There are three main types of rods used for striper fishing:
- Surf Casting
What Size Rod for Stripers
The size or length of rod is usually determined by where you will be fishing.
Longer rods can cast longer distances.
Surf casting rods for example are much longer than every other type of rod as the longer length helps to achieve greater casting distances.
Boat rods are shorter as a longer rod can be cumbersome to use on a boat and you will be targeting larger fish, a shorter rod is usually much stronger and can be used to pump a heavy fish up from the depths easier than a longer one.
Spinning in shallower waters uses a rod somewhere in between the two extremes, between 6 and 7 is usually best.
- Surf Casting – Usually between 8 and 10 feet in length
- Inshore Spinning – Between 7 and 8 feet in length
- Conventional Boat Rod – Between 6 and 6’6″ in length
Rod power describes how strong the rod blank is or what size line and weights it is rated for.
The lightest rods are rated “ultralight” and are only used for much smaller freshwater fish. The heaviest rods are rated “extra-heavy “or “mag-heavy” in saltwater fishing once you get above a certain size the rods are described in pounds(lbs) for example a 50lb or 70lb class rod.
For lighter spinning for stripped bass a medium power rod is good.
For surf casting a medium/heavy rod is best depending on how heavy the weights and rigs you are casting are.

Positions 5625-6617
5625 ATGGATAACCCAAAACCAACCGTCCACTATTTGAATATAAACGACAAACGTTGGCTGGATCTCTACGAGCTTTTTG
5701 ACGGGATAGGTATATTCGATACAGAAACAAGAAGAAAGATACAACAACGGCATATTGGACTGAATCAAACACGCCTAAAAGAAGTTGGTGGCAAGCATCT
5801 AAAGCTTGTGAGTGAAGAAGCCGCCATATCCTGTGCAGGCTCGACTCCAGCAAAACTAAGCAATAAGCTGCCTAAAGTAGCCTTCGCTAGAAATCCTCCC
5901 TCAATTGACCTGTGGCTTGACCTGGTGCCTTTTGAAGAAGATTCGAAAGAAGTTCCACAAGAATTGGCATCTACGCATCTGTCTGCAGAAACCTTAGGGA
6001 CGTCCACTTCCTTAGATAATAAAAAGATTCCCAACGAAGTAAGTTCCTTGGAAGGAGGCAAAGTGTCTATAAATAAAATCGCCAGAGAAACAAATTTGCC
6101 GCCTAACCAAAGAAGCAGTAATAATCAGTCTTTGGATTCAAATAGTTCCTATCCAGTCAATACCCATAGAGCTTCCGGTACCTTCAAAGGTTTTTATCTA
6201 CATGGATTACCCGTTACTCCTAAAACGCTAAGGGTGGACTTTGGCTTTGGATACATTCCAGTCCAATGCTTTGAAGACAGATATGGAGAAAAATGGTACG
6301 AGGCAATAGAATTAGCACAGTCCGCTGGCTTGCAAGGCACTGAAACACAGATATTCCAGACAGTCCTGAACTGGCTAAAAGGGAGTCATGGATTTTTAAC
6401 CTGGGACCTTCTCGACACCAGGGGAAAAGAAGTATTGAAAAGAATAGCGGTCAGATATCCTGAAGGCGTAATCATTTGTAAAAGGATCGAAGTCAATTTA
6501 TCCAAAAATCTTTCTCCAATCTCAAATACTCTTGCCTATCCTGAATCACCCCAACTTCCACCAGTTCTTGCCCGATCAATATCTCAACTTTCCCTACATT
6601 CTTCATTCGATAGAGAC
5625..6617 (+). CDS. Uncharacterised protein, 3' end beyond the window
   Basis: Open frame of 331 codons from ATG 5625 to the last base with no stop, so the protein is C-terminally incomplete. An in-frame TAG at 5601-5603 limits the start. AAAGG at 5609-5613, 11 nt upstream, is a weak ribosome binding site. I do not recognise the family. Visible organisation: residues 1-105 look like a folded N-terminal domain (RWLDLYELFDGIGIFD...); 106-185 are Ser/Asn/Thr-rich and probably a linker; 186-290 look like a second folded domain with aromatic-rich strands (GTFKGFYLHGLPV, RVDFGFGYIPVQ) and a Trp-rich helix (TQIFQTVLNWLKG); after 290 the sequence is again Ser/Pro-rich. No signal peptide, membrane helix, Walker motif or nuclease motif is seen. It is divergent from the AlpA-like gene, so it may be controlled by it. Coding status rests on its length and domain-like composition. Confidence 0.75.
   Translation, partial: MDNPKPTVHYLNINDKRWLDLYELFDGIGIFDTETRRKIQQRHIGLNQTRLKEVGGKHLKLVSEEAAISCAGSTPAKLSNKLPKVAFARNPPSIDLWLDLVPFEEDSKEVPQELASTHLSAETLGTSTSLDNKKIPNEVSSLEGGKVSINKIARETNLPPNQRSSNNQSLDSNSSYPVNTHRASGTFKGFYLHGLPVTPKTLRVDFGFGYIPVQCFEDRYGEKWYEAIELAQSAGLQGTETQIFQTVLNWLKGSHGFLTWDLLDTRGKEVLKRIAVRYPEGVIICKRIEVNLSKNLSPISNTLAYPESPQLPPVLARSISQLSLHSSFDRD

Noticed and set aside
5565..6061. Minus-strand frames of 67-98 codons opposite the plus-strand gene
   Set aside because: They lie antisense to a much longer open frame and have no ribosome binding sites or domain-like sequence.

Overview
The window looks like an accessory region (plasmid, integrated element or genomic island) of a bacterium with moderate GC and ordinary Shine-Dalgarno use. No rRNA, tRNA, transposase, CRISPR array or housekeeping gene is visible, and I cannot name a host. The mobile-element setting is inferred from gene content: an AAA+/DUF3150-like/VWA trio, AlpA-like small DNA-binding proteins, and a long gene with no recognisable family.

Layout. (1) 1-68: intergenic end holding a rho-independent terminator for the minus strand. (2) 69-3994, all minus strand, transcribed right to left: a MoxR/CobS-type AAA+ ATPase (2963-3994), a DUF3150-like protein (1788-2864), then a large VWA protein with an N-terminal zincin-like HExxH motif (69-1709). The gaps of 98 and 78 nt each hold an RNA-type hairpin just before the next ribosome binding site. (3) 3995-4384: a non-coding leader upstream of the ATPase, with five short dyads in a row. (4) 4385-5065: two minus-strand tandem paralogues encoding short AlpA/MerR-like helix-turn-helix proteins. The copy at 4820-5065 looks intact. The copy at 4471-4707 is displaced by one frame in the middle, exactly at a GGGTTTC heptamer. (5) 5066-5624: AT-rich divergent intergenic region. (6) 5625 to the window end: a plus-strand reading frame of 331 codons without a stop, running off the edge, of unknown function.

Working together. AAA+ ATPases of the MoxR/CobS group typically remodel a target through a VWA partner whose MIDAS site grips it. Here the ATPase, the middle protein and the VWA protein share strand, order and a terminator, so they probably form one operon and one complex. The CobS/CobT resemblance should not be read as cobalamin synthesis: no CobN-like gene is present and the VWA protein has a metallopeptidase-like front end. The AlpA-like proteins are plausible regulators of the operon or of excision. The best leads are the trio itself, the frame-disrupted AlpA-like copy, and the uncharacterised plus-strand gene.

Conventional rods for big stripes from a boat will have a heavy rating or be rated by different lb classes.
Rod action and power are often confused even by very experienced anglers.
Rod action describes where in the rod black that the natural bend in the rod starts to form when pressure is applied to it.
Fast action rods will start to bend in the top one third of the rod blank towards the tip.
A rod with a fast action will have a more sensitive tip and is best used when using lighter bait rigs, small jigs or lures.
Moderate action rods will start to bed more towards the middle or bottom one third of the rod blank.
A rod with a moderate action is better when you need to load up the rod blank when casting heavy weights a very long distance as you can put energy into the full length of the rod on the back cast.